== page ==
Coordinates: 44°04′35″N 09°54′40″E / 44.07639°N 9.91111°E / 44.07639; 9.91111
From Wikipedia, the free encyclopedia
Comune di Lerici
Location of Lerici
Lerici is located in Italy
Location of Lerici in Italy
Lerici is located in Liguria
Lerici (Liguria)
Coordinates: 44°04′35″N 09°54′40″E / 44.07639°N 9.91111°E / 44.07639; 9.91111
ProvinceLa Spezia (SP)
FrazioniSan Terenzo, Tellaro, La Serra, Pugliola, Solaro, Muggiano, Pozzuolo, Venere Azzurra, Senato
 • MayorLeonardo Paoletti
 • Total15 km2 (6 sq mi)
0 m (0 ft)
 (31 August 2017)[2]
 • Total10,205
 • Density680/km2 (1,800/sq mi)
Time zoneUTC+1 (CET)
 • Summer (DST)UTC+2 (CEST)
Postal code
19032, 19036, 19030
Dialing code0187
Patron saintMadonna of Maralunga
Saint dayMarch 25
WebsiteOfficial website

Lerici (Ligurian: Lerxi, locally Lerze[3]) is a town and comune in the province of La Spezia in Liguria (northern Italy), part of the Italian Riviera. It is situated on the coast of the Gulf of La Spezia, 8 kilometres (5 mi) southeast of La Spezia. It is known as the place where the poet Percy Bysshe Shelley drowned. The town is connected by ferry to the Cinque Terre and Portovenere.

One of the main sights of Lerici is its castle which since its first founding in 1152 was used to help control the entrance of the Gulf of La Spezia. Today the castle contains a museum of palaeontology.


The origins of the town date back to the Etruscan period. In the Middle Ages the town came under Genoese control. After it had been sold to Lucca, it became involved in a series of conflicts between Genoa and Pisa, as it was on their common border. In 1479, the town came under Genoese sway for good.


Italian author Mario Soldati had a residence in the frazione of Tellaro.

Italian painter Oreste Carpi spent many years in San Terenzo making hundreds of paintings and drawings reproducing town landscapes.

English writers Mary Shelley and Percy Bysshe Shelley lived some five kilometres north in an isolated old boathouse called Casa Magni and anchored their sailing boat in Lerici. Their closest neighbours were the villagers of the tiny hamlet of San Terenzo. Percy Bysshe Shelley drowned on 8 July 1822 in the Bay of Spezia, returning to Lerici from a journey to Livorno and Pisa. His corpse eventually washed up on the beach at Viareggio, located approximately halfway between Livorno and Lerici. Though the Italian poet and writer Sem Benelli first referred to the Golfo di Lerici, as the Golfo dei Poet in 1910 to commemorate the death of Italian writer Paolo Mantegazza, (a famous Italian writer, neurologist, physiologist, and anthropologist) at his residence in San Terenzo di Lerici,[4] the popularity of Lerici with the Shelleys and with Lord Byron helped promote the title Golfo dei Poeti, Poet's Bay, for the Golfo di Lerici.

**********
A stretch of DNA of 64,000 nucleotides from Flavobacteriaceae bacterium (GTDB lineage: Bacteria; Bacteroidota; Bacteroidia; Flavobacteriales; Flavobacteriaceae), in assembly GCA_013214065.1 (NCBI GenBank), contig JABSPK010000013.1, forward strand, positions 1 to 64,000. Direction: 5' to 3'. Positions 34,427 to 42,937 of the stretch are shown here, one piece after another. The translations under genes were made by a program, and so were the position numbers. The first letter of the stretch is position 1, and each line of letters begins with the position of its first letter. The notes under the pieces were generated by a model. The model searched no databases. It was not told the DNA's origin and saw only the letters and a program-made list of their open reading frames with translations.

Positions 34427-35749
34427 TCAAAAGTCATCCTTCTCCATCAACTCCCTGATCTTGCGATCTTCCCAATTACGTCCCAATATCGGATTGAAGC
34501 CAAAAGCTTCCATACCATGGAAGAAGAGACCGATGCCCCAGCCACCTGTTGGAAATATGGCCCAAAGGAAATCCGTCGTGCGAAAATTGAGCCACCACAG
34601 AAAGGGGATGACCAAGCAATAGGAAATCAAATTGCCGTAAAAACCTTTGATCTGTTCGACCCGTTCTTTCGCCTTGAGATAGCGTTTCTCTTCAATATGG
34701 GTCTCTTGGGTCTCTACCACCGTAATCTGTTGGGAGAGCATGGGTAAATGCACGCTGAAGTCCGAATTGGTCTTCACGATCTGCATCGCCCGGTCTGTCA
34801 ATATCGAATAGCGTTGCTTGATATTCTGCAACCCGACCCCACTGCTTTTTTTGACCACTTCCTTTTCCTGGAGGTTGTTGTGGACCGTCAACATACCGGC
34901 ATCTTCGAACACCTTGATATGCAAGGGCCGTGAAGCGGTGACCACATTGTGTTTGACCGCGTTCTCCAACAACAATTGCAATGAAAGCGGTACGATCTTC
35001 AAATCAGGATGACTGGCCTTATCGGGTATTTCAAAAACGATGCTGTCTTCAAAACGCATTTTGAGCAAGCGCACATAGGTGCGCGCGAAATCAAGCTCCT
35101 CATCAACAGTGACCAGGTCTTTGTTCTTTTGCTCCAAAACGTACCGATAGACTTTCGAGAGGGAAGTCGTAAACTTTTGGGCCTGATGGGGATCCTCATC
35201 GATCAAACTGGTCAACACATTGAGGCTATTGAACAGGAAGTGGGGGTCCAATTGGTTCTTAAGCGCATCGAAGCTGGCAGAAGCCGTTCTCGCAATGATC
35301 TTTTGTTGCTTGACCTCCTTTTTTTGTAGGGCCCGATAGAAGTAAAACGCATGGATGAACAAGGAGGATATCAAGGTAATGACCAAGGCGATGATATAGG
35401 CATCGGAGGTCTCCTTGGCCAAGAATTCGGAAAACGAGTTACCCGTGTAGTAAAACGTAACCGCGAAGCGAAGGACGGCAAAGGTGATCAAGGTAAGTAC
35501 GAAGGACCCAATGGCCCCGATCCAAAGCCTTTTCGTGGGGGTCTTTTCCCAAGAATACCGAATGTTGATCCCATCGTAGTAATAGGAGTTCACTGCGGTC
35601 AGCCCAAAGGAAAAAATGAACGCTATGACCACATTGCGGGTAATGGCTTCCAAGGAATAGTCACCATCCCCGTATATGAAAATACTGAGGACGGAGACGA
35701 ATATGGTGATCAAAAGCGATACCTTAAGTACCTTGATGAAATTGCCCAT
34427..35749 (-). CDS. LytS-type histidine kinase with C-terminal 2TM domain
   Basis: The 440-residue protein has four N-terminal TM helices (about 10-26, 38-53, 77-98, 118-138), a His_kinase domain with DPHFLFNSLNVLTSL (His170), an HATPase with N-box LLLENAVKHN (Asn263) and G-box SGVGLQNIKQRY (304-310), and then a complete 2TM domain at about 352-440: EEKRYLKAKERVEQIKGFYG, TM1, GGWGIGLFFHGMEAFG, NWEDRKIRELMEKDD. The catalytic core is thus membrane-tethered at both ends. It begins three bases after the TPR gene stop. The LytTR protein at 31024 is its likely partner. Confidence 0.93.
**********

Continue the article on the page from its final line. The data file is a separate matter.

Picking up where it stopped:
Hungarian author Baroness Emmuska Orczy, author of The Scarlet Pimpernel, had a villa built in the hills above Lerici, near the locality of Bellavista, and called it La Padula.[5] Orczy and her husband Montague Barstow spent several months there in the 1930s – alternating between La Padula, Villa Bijou in Monte Carlo, and trips to Britain. Eventually, they decided to abandon fascist Italy for Villa Bijou. La Padula still stands today.


Lerici is one of the mariner communities which take part in the Palio del Golfo, a rowing contest held in La Spezia every first Sunday of August.

Twin towns[edit]

  • France Mougins, France, since 26 October 2008

Lerici is also twinned with Horsham, in England, although the latter no longer records this as an "active" twinning on its official website. Horsham is where Shelley was born, and Lerici where he died.


  1. ^ "Superficie di Comuni Province e Regioni italiane al 9 ottobre 2011". Italian National Institute of Statistics. Retrieved 16 March 2019.
  2. ^ ISTAT Archived 2016-03-03 at the Wayback Machine
  3. ^ Frisoni, Gaetano [in Italian] (1910). Dizionario Genovese-Italiano e Italiano-Genovese (in Italian). Genoa: Nuova Editrice Genovese.
  4. ^ " Lerici: dedicato al Golfo dei Poeti il calendario dell'amministrazione comunale", "Citta della Spezia", December 3, 2009
  5. ^ Orczy E. 1943. Links in the Chains of Life, p. 174. London: Hutchinson & Co.

External links[edit]